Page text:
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Bioscience for Health

Strategic Theme: Bioscience for Health

Basic bioscience is vital to reveal the biological mechanisms underlying normal physiology and homeostatic control during early development and through life, and is one of the BBSRC’s strategic research priorities. Research in this theme aims to achieve a deep, integrated understanding of the healthy system at multiple levels and the factors maintaining health under stress and biological or environmental challenge. A wide variety of projects are offered encompassing basic bioscience research topics where the goal is to help sustain lifelong health and wellbeing—through prevention strategies or new treatments—in the modern environment.

Projects range from structural biology to experimental psychology, as well as those with multidisciplinary or systems approaches. Specific topics include studies on protein folding, chromosome structure and stability, gene regulation and epigenetics, DNA replication and repair, cell division mechanisms and cell cycle control, cell signalling networks, homeostasis, stem cells, development, the processes of cell growth, degeneration and regeneration, apoptosis, neuronal growth and plasticity, the processes of ageing and longevity, host-pathogen interactions, disease transmission, antibiotic resistance, vaccines, metabolic biology and the genetics/physiology/psychology of obesity, processes of learning/attention and decision making, genetic variation and evolutionary adaptation, and the development and use of new tools in areas such as structural analysis, bioimaging, high throughput and comparative genomics and modelling. Projects encompassing biophysical, materials chemistry and engineering approaches are also available.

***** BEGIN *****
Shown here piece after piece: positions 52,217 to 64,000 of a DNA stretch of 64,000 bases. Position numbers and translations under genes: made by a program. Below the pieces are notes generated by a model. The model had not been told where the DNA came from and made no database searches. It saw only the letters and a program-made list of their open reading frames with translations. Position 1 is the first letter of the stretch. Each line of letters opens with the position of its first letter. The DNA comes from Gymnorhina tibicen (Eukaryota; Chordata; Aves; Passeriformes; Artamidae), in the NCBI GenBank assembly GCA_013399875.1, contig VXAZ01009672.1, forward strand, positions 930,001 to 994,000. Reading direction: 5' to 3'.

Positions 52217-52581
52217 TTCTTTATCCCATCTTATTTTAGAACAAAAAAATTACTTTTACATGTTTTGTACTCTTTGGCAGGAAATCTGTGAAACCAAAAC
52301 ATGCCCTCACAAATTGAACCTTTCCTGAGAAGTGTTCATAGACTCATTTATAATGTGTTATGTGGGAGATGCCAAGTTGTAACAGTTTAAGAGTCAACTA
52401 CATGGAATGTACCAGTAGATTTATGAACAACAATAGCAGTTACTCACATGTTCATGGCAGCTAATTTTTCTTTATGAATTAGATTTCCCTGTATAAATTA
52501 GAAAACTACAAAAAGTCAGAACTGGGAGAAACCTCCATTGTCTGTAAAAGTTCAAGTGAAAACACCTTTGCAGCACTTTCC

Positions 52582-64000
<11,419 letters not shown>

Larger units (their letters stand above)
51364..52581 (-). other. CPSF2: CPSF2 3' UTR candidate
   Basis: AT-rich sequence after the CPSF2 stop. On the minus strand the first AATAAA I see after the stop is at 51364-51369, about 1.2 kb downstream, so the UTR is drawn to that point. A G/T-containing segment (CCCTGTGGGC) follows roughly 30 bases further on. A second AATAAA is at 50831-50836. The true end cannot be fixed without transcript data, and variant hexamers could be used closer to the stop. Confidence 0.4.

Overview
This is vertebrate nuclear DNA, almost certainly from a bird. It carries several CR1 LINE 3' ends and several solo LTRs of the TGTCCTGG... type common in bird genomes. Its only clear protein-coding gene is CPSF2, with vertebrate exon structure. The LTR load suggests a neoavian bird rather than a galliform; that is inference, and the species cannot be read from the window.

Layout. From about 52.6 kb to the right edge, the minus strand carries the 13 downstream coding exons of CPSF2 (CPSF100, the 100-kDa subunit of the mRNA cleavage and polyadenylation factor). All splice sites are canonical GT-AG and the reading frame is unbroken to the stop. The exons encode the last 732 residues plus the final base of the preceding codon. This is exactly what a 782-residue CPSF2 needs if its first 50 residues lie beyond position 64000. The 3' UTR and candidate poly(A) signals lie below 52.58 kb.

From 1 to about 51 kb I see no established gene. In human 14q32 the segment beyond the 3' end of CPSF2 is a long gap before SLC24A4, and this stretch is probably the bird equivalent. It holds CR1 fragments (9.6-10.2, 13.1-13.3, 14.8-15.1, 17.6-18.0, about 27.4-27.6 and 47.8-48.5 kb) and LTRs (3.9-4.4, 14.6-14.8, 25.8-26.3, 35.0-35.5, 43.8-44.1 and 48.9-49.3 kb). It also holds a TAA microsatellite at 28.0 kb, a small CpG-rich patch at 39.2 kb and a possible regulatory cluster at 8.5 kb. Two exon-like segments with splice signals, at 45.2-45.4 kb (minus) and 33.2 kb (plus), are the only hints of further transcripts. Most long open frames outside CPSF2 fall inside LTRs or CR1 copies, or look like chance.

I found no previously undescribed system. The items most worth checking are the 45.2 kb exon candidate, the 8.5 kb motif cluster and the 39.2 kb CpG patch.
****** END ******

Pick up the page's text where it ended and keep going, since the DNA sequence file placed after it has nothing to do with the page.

The Programme allows students to undertake research in any of the DTP Partnership Departments or Institutes (subject to the scope of the relevant theme). Thus, any academic associated with a Department or external Partner Institute within the DTP Partnership may submit rotation/PhD projects for consideration by incoming DTP students.

Students are advised to utilise the GSLS Research Database to explore research being conducted at the University.

 

HEALTH   T tubule invaginations of the plasma membrane (green) ramifying around myofibrils (magenta) in Drosophila flight muscle. Source   Azam Razzaq and Cahir OKane
T-tubule invaginations of the plasma membrane (green) ramifying around myofibrils (magenta) in Drosophila flight muscle. Source - Azam Razzaq and Cahir OKane

Examples of projects offered in the Health Theme:

2012/13 academic year

2013/14 academic year

2014/15 academic year

2015/16 academic year

2016/17 academic year

2017/18 academic year

 

 

 

 

 

 

 

  

 

Please note, if you have a background in medicine or an interest in medical translation, you may be interested in the MRC DTP Programme or the Wellcome Trust-Medical Research Council partnered with Cambridge Stem Cell Institute.